On Wednesday, 9 June 2021 at 19:13:10 UTC, JG wrote:
I found the following behaviour, as part of a more complicated algorithm, unexpected. The program:
int n = 64;
I would expect 0.
What is the rationale for this behaviour or is it a bug?
Because it is a high-performance systems programming language, the designers of D decided to make the arithmetic operations of basic types map directly to the arithmetic operations built in to the CPU; most operations are a single instruction.
The benefit of this is higher performance and smaller binaries. The disadvantage is that the behaviour of the built in CPU operations sometimes differs from ordinary arithmetic in surprising and frustrating ways.
If you want to trade a some speed for correctness/predictability, try my
checkedint Dub package. Either way, take a glance at the introduction to the documentation, where I list some of the quirks of CPU integer behaviour.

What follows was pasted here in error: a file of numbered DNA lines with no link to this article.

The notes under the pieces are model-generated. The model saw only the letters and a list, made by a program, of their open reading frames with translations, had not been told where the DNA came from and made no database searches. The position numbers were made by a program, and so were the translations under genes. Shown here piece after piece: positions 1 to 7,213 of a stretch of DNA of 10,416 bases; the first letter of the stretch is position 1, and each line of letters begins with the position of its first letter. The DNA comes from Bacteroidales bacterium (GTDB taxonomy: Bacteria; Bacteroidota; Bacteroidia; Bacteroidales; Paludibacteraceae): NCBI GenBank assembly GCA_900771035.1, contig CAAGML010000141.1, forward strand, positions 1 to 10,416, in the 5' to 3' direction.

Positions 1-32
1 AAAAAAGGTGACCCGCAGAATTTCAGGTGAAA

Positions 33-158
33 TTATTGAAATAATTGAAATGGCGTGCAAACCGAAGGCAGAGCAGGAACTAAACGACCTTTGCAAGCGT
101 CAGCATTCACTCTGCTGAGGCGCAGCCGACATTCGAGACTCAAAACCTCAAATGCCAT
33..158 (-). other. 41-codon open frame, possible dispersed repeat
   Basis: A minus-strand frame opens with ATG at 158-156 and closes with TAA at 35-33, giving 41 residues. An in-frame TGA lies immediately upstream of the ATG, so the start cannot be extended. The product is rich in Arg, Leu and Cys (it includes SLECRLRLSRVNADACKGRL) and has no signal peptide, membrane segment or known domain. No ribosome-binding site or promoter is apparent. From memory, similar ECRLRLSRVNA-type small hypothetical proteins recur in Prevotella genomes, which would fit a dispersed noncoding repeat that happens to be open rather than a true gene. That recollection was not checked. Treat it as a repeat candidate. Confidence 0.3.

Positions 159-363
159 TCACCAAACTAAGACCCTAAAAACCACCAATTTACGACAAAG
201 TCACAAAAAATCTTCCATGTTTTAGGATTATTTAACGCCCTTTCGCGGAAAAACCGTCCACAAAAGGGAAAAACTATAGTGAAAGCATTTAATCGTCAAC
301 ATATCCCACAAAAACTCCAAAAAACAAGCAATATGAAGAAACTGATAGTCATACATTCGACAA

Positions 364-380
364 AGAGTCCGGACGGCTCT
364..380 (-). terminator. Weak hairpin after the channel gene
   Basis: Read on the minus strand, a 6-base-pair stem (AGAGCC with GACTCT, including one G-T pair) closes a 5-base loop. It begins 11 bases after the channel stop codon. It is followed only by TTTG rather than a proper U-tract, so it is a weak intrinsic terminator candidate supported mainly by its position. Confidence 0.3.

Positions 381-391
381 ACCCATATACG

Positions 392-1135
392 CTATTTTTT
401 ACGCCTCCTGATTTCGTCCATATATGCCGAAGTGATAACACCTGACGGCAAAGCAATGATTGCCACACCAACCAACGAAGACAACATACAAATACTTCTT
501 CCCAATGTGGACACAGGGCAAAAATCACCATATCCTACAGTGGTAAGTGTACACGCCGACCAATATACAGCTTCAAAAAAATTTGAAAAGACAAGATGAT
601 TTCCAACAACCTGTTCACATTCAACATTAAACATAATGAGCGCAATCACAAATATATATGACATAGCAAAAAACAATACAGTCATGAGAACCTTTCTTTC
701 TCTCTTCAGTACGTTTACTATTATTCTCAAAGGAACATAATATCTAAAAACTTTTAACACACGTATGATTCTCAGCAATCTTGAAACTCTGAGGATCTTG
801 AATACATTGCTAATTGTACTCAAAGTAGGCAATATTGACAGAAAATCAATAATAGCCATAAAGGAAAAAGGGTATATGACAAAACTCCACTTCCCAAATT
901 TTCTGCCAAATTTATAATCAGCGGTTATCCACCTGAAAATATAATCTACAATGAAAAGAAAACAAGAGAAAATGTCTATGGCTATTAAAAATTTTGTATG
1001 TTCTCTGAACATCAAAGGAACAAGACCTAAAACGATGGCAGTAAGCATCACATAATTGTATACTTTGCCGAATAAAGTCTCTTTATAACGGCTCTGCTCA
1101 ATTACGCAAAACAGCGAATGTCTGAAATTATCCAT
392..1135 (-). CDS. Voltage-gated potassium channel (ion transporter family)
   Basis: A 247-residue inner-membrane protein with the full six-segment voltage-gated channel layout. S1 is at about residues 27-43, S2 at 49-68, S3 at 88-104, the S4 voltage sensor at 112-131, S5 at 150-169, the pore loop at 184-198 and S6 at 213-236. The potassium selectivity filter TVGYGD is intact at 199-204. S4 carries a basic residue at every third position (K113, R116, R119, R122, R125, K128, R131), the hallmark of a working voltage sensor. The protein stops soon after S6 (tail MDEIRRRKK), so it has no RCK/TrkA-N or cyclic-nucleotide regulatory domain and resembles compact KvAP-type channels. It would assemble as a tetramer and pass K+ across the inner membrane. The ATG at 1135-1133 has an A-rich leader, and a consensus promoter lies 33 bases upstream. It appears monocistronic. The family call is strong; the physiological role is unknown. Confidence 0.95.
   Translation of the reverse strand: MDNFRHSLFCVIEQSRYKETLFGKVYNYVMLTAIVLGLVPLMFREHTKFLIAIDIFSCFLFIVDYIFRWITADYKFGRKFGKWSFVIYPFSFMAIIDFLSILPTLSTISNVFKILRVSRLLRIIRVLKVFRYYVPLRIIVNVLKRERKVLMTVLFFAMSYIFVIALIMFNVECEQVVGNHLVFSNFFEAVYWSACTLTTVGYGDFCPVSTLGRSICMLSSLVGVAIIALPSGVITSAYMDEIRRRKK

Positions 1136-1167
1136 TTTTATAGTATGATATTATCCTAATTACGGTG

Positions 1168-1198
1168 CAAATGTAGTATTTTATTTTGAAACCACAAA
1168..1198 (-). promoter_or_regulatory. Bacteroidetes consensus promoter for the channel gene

For bit shifts, specifically, many CPUs ignore all but the bottom
log2(T.sizeof * 8) bits of the right-hand operand. (
core.bitop.bsr can be used to do very fast integer
log2 operations, and works in CTFE.) Thus,
a >> b behaves like
a >> (b & c), where
(T.sizeof * 8) - 1.
For unsigned types, the behaviour that you very reasonably expect requires two additional instruction on x86, which looks like this:
(b <= c)? (a >> b) : 0. (This should be branchless thanks to the
For signed types, some additional work is required to handle negative shifts; see my